Tuesday, March 31, 2015

youngs

2/3 jigger Sherry (1 1/2 oz Lustau Amontillado)
3 dash Dry Vermouth (1/2 oz Noilly Prat)
3 dash Lemon Juice (1/2 oz)
2 dash Orgeat (1/2 oz BG Reynolds)

Shake with ice and strain into a cocktail glass. I added a lemon twist.
Two Thursdays ago, I began the violet hour with a recipe I spotted in Pioneers of Mixing in Elite Bars: 1903-1933's wine cocktails section called the Youngs. With sherry and orgeat in the mix, I figured that a nutty oxidative sherry would make this combination sing. While the balance at first reminded me of an Army & Navy, in retrospect, it does remind me of the Sherry Mai Tai that I concocted two years ago or perhaps Todd Maul's Joe Bans You. Once mixed, the Youngs displayed lemon and nutty sherry notes on the nose. The lemon and grape from the sherry were lightened by the dry vermouth's grape on the sip, and the swallow did not let me down on the orgeat complementing the sherry aspect that I was anticipating.

fort francais

1 oz Pierre Ferrand 1840 Cognac
1 oz La Favorite Rhum Agricole Ambre
1 oz Pierre Ferrand Dry Curaçao
1/8 oz Bénédictine
1 dash Peychaud's Bitters
1 dash Angostura Bitters

Stir with ice and strain into a rocks glass with a large ice cube. Garnish with a lemon twist.

On a cold, windy Tuesday two weeks back, I walked down Broadway in Somerville on my way to the Brewer's Fork in Charlestown for dinner. On the way, I passed by La Brasa and decided that it would be the perfect half-way spot for a nightcap on the walk home after pizza and beer at the Fork. Post dinner, I stuck to my game plan and took a respite from the brutal weather and found warmth and a seat in front of bartender Rob Hoover. For a drink, I requested the Fort Français which was Ryan Sullivan's French ingredient riff on a Vieux Carré.
The Fort Français shared a caramel and orange aroma that was brightened by the fresh citrus oils. The caramel continued on into the sip, and the swallow presented grassy rhum, rich brandy, and herbal orange flavors with a spice-driven finish. While a touch sweeter than a Vieux Carré, the orange liqueur and structure maintained a solid early 1900s feel to it.

Saturday, March 28, 2015

americano squeeze

2 oz Punt e Mes
1 oz Aperol

Build in a Collins glass, fill with ice, and top with 3-4 oz pink grapefruit juice. Garnish with a grapefruit twist and add a straw.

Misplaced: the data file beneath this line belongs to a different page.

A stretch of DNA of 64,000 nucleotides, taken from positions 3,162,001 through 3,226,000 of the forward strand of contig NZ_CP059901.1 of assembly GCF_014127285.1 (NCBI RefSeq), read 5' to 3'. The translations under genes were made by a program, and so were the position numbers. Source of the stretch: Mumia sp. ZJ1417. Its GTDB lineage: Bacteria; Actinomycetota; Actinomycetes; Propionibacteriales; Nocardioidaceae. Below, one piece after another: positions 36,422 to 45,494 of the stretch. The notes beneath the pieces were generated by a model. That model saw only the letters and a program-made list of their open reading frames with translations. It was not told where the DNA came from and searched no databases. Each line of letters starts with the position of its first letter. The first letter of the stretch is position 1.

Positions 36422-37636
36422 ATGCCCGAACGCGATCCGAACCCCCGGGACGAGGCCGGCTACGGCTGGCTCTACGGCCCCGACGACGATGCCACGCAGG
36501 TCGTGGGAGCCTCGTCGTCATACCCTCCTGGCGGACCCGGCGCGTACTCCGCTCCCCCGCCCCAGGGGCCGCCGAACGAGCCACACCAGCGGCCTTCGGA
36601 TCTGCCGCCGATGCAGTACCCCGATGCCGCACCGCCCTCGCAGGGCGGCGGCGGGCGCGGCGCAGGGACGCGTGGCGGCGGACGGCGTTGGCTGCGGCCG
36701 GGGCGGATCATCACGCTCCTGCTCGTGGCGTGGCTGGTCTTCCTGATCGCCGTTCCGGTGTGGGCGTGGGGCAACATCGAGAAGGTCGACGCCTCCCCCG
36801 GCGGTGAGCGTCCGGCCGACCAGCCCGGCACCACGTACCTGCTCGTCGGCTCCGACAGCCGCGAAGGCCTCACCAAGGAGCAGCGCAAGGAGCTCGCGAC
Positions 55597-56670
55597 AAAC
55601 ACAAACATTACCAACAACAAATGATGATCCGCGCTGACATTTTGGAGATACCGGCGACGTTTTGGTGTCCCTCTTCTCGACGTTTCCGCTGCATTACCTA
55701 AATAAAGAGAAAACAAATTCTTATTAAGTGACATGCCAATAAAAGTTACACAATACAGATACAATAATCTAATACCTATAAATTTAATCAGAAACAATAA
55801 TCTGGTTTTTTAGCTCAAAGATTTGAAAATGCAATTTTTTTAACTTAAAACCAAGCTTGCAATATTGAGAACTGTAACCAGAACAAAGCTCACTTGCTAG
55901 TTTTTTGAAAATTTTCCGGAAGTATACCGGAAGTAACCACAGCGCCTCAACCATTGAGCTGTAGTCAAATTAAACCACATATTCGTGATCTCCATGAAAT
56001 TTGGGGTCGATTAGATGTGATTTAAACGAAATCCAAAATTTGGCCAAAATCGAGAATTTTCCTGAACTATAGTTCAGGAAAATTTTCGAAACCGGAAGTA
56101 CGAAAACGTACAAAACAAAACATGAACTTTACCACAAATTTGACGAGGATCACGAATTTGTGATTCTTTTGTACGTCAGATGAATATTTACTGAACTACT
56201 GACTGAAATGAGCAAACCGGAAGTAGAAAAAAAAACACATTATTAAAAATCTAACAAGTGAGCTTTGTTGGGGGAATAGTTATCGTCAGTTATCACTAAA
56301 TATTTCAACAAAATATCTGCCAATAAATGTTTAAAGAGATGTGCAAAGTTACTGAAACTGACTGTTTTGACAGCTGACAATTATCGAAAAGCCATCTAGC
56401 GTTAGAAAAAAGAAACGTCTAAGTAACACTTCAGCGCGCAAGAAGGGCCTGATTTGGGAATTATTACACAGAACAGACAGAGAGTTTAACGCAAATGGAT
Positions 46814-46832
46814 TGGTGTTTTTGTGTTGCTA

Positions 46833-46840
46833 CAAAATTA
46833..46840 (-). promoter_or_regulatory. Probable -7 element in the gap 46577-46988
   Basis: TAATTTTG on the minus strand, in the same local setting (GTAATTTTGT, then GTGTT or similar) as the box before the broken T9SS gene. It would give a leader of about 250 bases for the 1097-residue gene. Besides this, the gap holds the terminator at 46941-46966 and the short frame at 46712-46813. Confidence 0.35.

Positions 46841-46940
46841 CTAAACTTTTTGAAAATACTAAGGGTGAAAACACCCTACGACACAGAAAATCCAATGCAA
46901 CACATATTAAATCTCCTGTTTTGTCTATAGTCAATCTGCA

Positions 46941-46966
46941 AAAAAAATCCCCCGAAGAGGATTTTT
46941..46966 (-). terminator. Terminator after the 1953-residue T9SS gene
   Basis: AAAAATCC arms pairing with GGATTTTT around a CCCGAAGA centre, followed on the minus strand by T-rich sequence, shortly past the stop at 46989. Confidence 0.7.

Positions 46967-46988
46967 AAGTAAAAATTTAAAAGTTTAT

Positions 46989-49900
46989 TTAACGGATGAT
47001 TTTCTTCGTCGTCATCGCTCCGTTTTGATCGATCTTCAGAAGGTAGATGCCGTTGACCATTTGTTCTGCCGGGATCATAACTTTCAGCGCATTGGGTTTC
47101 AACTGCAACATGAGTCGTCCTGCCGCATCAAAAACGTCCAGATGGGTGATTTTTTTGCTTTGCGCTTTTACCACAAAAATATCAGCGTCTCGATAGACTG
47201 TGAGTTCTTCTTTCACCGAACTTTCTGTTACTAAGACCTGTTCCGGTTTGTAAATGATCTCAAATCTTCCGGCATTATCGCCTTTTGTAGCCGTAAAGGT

After Estragon, I made the best out of my South End excursion by stopping into the Franklin Café for one last drink. There, Kitty Amann and Jay Cool were mixing up drinks for a Fernet Branca-sponsored late-night brunch event named "Fernet Branca and Flapjacks." I wanted something on the lighter side, so I requested from Jay Cool the Americano Squeeze, a play on the Americano since Aperol and Punt e Mes have a similar flavor profile as Campari and sweet vermouth as well as being a riff on the Italian Greyhound (equal parts Punt e Mes and grapefruit juice, salted rim). I originally was not going to write up such a simple drink and only took a photo for an OnTheBar check-in; however, the flavor here was so delightful and refreshing! Grapefruit oil greeted the nose and prepared the mouth for the grapefruit complemented by the fruity notes of the Aperol and the bitter and grape aspects of the Punt e Mes. While I am not usually a fan of boozy brunch drinks (other than Ramos Gin Fizzes), I could definitely see myself making or ordering one of these.

Thursday, March 26, 2015

[bombos y platillos]

3/4 oz Batavia Arrack
3/4 oz Apricot Liqueur
3/4 oz Cocchi Americano
3/4 oz Lemon Juice
1 pinch Salt

Shake with ice and strain into a cocktail glass.

For a second cocktail at Estragon, I spotted a curious four equal parts drink in Sahil Mehta's notebook. Sahil mentioned that he was inspired by the Hoop La! that appears first in The Savoy Cocktail Book; there, the combination of brandy, orange liqueur, Lillet, and lemon was so popular that it went under three other names in the book: the Frank Sullivan, the Hey Hey, and the Odd McIntyre. When I inquired about the pinch of salt and whether it was to accent the Batavia Arrack, Sahil merely felt that the drink felt unseasoned.
For a glass, Sahil chose one from the set that he competed with in the Domaine de Canton competition back in 2011; it was at that competition that I first met Sahil and was impressed by his recipe creating aesthetic. Once the drink was strained into said glass, the nose proffered a funky apricot and citrus aroma. Next, lemon with a hint of fruitiness filled the sip, and the swallow gave forth savory Batavia Arrack flavors as well as apricot notes. For a name, I dubbed it the Bombos y Platillos (literally bass drums and cymbals) which is the Spanish colloquialism for "hoop la."

Wednesday, March 25, 2015

[payaso de rodeo]

1 oz Xicaru Mezcal
1 oz Lustau Oloroso Sherry
3/4 oz Bonal Gentiane-Quinquina
1/4 oz Avèze Gentiane Liqueur
2 dash Angostura Bitters

Stir with ice and strain into a cocktail coupe.

Two Mondays ago, I made my way over to the South End after staff training to have dinner at Estragon. For a first cocktail, I flipped through bartender Sahil Mehta's drink note book and spotted a mezcal and sherry number that was his drink of the day almost three months prior. Last time I was in, I had a companion drink called the Little Sinner that called for an amontillado sherry as the base spirit. Sahil described how he always enjoys the pairing of mezcal and oxidized sherries, but the combination of the two alone do not have a lot of mouthfeel. Therefore, he added Bonal and Avèze to round out the drink by donating more heft. For a name, I free associated about the smoky (mezcal) and earthy (Avèze) aspects and thought about cowboys and bullfighting. Somehow that seemed to fit with Estragon's Spanish theme, but El Vaquero (the Cowboy) did not capture my attention as much as El Payaso de Rodeo (the Rodeo Clown) did.